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For people like me, videogames are grand escapes into virtual worlds. But with so many demands on my time from running tabletop RPGs to feeding my baby child on the weekends, there are only so many worlds I can explore to the fullest. Here are the five games that I wanted to play whenever I could.

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5. Pirates of Black Cove (PC)

I downloaded this gem from Nitro Games on a whim, and was rewarded with nothing but delight. Imagine Sid Meier’s Pirates and Diablo put in a blender, with dash of the humor of Monkey Island, and you’ll pretty much get a Black Cove smoothie – with a shot of rum. Sailing the seas in a ship you deck out with rewards and collectibles is endlessly fun, and the naval combat is a bit more forgiving than Pirates with instant-repair consumables at your disposal. The land side of things is fun too as you have to upgrade buildings to recruit different units of scurvy dogs to fight in real time battles. The voice acting is above average, and I smirked often at the cheesy drug references and pirate-speak. Even though the game is a little rough around the edges the overall presentation and art-style is superb. Pirates of Black Cove is as much fun you can have as pirate in a PC game without an eye patch, a peg leg and an irascible parrot on your shoulder.

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4. Infamous 2 (PS3)

Cole’s trip to New Marais is a helluva fun ride. The lightning-powered accidental superhero gets a melee upgrade with the custom-made Amp weapon and the addition of brutal hand to hand combat to Cole’s repertoire makes Infamous 2 a joy. Add to that the pure fun of riding telephone lines and gliding over the gothic architecture of the New Orleans knockoff, and participating in the well-crafted comic-book morality tale is just pure gravy. Playing Cole as a good or bad guy is a nice diversion, but once you realize you get evil points for beating up street musicians, there’s just no going straight. The user-created missions is a feature that got overlooked, but I dug how Sucker-Punch extended the life of their game by opening its tools to the masses. The combination of story, atmosphere and open world mayhem made Infamous 2 my favorite action game this year.

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3. Memoir ’44 Online (PC)

Pull the ripcord, it’s time to paratroop into Memoir ’44 Online. Based on the board game from Days of Wonder that I always wanted to try, Memoir ’44 pits two opposing sides of World War II combatants in scenarios like Sword Beach or Pegasus Bridge. Players take turns playing cards to give orders to units and conflict is resolved using special dice that roll across the virtual board, so like all great strategy games, Memoir ’44 is a satisfying mix of skill and chance. You can play against the AI or other players, and you can pay up to 30 bucks if you want to design your own scenarios, but I loved being able to fire up Memoir ’44 Online for a quick strategy game fix. Stopping a panzer advance across the Rhone in the twenty minutes before my baby woke up from her nap was absolutely necessary to keep my sleep-deprived psyche sane this summer.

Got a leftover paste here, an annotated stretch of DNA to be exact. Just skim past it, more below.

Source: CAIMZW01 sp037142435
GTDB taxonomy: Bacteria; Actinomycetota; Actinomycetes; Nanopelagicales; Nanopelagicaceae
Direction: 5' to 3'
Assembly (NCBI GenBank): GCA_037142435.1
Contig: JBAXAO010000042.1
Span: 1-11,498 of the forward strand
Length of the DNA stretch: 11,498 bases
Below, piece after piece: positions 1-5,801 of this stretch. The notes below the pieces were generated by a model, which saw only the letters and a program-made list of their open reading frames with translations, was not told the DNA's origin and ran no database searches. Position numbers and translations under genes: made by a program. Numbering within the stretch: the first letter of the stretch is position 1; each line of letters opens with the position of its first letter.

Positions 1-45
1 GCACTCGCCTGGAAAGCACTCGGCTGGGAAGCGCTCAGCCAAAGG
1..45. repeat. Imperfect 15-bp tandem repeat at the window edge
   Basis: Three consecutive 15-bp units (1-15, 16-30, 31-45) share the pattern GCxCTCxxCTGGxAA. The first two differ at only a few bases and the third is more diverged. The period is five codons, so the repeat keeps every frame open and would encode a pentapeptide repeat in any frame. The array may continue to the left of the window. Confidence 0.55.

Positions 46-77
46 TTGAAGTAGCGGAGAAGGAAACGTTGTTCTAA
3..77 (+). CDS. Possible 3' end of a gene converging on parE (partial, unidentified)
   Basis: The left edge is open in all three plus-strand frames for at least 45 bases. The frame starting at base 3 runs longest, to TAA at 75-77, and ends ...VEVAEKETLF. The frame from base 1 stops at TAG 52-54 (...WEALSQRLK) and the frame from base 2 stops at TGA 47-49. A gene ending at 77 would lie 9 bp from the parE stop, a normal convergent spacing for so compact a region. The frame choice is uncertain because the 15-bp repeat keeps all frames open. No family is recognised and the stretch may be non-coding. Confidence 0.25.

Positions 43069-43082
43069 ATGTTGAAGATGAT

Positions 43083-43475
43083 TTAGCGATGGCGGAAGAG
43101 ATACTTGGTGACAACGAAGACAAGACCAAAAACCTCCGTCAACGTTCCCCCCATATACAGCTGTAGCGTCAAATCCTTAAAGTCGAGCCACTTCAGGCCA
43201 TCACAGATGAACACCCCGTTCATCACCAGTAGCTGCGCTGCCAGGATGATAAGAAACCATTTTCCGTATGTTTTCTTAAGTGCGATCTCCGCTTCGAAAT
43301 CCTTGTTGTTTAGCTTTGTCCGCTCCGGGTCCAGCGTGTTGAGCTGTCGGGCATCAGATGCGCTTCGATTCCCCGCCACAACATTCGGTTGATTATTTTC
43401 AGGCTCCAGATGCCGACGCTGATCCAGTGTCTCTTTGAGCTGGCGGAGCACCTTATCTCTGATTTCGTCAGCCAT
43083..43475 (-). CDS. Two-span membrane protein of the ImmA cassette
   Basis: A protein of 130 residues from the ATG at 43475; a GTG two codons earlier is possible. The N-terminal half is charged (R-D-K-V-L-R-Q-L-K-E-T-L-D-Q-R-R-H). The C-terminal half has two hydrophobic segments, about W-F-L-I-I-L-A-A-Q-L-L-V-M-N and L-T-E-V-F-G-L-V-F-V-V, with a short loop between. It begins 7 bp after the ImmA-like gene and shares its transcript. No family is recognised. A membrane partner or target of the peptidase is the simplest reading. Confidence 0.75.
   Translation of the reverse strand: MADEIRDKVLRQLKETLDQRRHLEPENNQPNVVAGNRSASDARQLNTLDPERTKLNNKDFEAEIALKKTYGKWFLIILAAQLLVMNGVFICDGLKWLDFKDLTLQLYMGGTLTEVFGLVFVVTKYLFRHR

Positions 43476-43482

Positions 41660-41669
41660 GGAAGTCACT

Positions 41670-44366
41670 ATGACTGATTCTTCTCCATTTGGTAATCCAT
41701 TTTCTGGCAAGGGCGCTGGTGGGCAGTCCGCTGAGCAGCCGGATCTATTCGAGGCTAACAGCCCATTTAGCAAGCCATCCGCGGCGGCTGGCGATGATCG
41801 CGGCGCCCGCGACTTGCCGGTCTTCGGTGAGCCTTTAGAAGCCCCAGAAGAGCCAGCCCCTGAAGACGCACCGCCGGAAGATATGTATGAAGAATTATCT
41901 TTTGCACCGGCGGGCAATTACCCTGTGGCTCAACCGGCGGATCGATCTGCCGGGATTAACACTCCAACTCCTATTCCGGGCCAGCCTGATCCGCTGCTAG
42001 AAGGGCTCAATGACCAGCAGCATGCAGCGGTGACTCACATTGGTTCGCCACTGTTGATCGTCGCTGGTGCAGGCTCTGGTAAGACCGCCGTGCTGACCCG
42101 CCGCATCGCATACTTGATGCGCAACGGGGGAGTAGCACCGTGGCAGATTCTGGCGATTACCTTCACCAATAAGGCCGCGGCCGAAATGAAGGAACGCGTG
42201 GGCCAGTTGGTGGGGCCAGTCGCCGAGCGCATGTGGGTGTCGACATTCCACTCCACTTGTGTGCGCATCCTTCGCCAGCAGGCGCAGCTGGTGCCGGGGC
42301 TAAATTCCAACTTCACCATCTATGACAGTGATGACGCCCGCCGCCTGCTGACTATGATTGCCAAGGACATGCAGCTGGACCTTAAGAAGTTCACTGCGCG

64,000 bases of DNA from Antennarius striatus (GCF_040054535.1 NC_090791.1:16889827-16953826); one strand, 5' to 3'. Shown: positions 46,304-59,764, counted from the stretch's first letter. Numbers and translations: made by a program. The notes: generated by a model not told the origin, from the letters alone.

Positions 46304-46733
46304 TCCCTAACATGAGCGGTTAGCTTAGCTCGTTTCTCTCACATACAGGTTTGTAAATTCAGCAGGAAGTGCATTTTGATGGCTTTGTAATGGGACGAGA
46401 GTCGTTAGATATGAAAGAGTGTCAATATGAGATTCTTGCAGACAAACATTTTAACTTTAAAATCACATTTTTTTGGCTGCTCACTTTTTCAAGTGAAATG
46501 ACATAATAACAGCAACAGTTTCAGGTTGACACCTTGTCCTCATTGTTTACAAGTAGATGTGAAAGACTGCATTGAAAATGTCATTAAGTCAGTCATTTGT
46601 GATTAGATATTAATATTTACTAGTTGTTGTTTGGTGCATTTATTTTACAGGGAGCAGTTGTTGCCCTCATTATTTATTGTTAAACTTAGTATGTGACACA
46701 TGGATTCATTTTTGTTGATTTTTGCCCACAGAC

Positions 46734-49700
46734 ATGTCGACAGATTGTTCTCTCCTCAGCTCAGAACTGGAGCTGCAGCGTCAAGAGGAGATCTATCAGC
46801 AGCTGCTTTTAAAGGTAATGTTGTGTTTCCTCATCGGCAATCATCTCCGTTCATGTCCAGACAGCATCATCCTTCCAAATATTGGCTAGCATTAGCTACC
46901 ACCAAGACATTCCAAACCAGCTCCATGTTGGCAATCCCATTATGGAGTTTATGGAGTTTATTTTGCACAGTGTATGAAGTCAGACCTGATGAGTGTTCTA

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2. Dragon Age 2 (PC, Xbox 360, PS3)

I know I’m going to get flak for this, but I really don’t care at this point. Dragon Age 2 is a fantastic roleplaying game with the emphasis firmly on playing the role of the champion of Kirkwall. I felt so connected to Hawke and his friends like Anders, Varric or Isabella (hubba hubba), that by the dramatic climax I was making decisions not for any gamist goal of stats or quest completion but because I genuinely cared for the characters’ well-being.

Dragon Age 2 did change a lot from its predecessor – and that really put people off I suppose – but the improvements added up to an experience that was more fun without any of the annoyances of UI or comabt that haunt most RPGs. The inventory management worked better, and it was fun pulling off the cross-class combos in the more action-oriented combat. People complained about going back to the same locations, but I personally enjoyed adventuring in a single city and getting to know its locales as well as I know the streets of Brooklyn. I lived in Kirkwall for the first half of 2011 and loved every minute of it. (And no, EA didn’t pay me money to say that.)

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1. Skyrim (PC, Xbox 360, PlayStation 3)

Skyrim has become an obsession for me and just about everyone with a nerd pulse. I’m playing Bethesda’s RPG in its PC form, and I have almost enjoyed the metagame of researching and downloading mods more than the game itself. Ok that’s an exaggeration, because once the inventory UI was fixed and the textures improved, I have spent hours and hours roaming the tundras and plains, in search of veins of gold and collecting wolf pelts. Oh, and fireballing large numbers of bandit leaders, becoming head of the Companions and picking more than a few locks. I’ve even done a couple of the main quests! In short, Skyrim is everything that I love about gaming in one title: a world full of adventure.

That’s it folks, my five favorite games of 2011. I think it’s a delicious mix of genre and platform, and I would be happy endlessly playing any one of them over the holidays. Or you know, just Skyrim for 4 days straight.

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